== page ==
Major parties smell rat in J-K admin’s ‘land to landless’ plan

Manoj Sinha, Lieutenant Governor of Jammu and Kashmir

The initiative by the Jammu and Kashmir administration to grant ‘land to the landless’ has stirred a heated political debate within the union territory with major political parties alleging that the scheme is aimed at altering the demography of Kashmir.  A report by Riaz Wani

The initiative by the Jammu and Kashmir administration to grant “land to the landless” has stirred a heated political debate within the union territory, with major political parties insisting that the administration identify the people set to receive this allocation. They have called for transparency and clarity from the administration regarding the intentions and implications of the scheme.

The parties such as the PDP led by Mehbooba Mufti have expressed apprehensions that the scheme is geared to alter the demography of Kashmir as, according to the party, the number of landless in J&K is disproportionately less than the two lakh people estimated by the government.

Earlier, Mehbooba said that under the government data of 2021, only 19,047 persons are landless in the union territory. “When Lt Governor Manoj Sinha says he is giving houses to two lakh people and has sanctioned the houses for 1.45 lakh already, it means if five members are in each family, the number will be 10 lakhs,” she alleged in July when the scheme was first announced by the government.

“Jammu and Kashmir after the abrogation of Article 370 is being treated as a war bounty. In the old times after the war between the two countries, the people and land of the defeated nation were treated by the conquered as a bounty. In the same manner, after the abrogation of Article 370, our land and our resources are being treated as bounty,” Mehbooba added

However, the government has denied Mehbooba’s claim that the outsiders were being settled in J&K through the scheme, saying only domiciles were being given the land.

But the controversy has refused to die down. Now the parties are seeking to know who these domiciles are.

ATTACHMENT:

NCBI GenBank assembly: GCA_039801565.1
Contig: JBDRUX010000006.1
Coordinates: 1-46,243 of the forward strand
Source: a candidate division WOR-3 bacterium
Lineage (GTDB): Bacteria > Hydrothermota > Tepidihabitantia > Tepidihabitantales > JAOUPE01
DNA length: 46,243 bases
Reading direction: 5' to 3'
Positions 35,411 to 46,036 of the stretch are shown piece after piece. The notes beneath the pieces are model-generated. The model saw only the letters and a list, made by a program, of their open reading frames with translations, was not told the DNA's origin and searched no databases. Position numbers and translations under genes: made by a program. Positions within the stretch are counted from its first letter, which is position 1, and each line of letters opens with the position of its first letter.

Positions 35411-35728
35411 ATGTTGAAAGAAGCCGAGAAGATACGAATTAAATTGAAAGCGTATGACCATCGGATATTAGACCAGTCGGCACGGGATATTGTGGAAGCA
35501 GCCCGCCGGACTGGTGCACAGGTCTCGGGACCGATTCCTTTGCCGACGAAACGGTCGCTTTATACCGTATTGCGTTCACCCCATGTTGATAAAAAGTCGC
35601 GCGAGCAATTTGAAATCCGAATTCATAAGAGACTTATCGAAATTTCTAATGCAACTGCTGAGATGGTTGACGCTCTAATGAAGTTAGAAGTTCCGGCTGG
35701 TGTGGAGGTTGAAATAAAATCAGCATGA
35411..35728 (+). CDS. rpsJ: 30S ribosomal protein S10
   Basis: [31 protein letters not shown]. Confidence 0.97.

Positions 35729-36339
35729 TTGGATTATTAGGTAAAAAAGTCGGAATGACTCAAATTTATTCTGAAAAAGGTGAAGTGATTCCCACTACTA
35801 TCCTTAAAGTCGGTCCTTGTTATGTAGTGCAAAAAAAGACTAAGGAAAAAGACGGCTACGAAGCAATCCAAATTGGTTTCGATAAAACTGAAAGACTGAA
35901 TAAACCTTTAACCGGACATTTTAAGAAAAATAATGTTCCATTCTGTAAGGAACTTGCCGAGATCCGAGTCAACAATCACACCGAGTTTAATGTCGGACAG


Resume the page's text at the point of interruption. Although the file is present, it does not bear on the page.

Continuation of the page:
National Conference chief spokesperson Tanvir Sadiq said while the scheme is “not bad”, the government needs to explain more about who the beneficiaries are.

“Such decisions are usually taken by an elected government,” Sadiq said. “The most important question that the people are asking is whether these beneficiaries were domiciles before August 2019 (when Article 370 was abrogated) or after that. And if it is the later, then it raises a question on the entire process.”

PDP’s chief spokesperson, Suhail Bukhari called for more transparency from the administration regarding the scheme.

“Well, this whole policy which is purportedly called ‘land to landless’ is shrouded in mystery,” he said. “Because, there have been statements coming from here and there, but the essential information that should have come out is still evading the people of Jammu and Kashmir.”

Bukhari further expressed concerns about the lack of clarity surrounding the policy’s objectives and outcomes, saying, initially, the administration informed that there were two lakh landless families, but later, they admitted that the number was lesser.

“And now, when the administration has issued the guidelines, they said that the eligibility of this scheme would be the domicile of Jammu and Kashmir. Now, we know that this administration has issued domicile certificates to a number of people who essentially are not originally the residents of Jammu and Kashmir. But, by means of this order they would be eligible for this scheme,” Bukhari said.

As it is, the question of whether the beneficiaries were domiciles before or after the abrogation of Article 370 in August 2019 has become crucial to the debate. The timeline also holds significance as it marks a turning point in the region’s legal and political landscape.

Meanwhile, the administration is going ahead with the implementation of the scheme. It hasn’t chosen to explain its position beyond a point, accusing the opposition of trying to mislead people.

“A person shall be considered landless if he is a domicile of J&K having a separate family and doesn’t have land in his own name or in the name of any of his family members or is not entitled to inherit five Marlas or more land,” reads the latest government order. “The land shall be granted on lease on payment of a token amount of Rs 100 per Marla as a one-time premium and a nominal amount of Rs 1 per marla per annum as ground rent, in relaxation of Jammu and Kashmir Land Grant Rules, 2022.”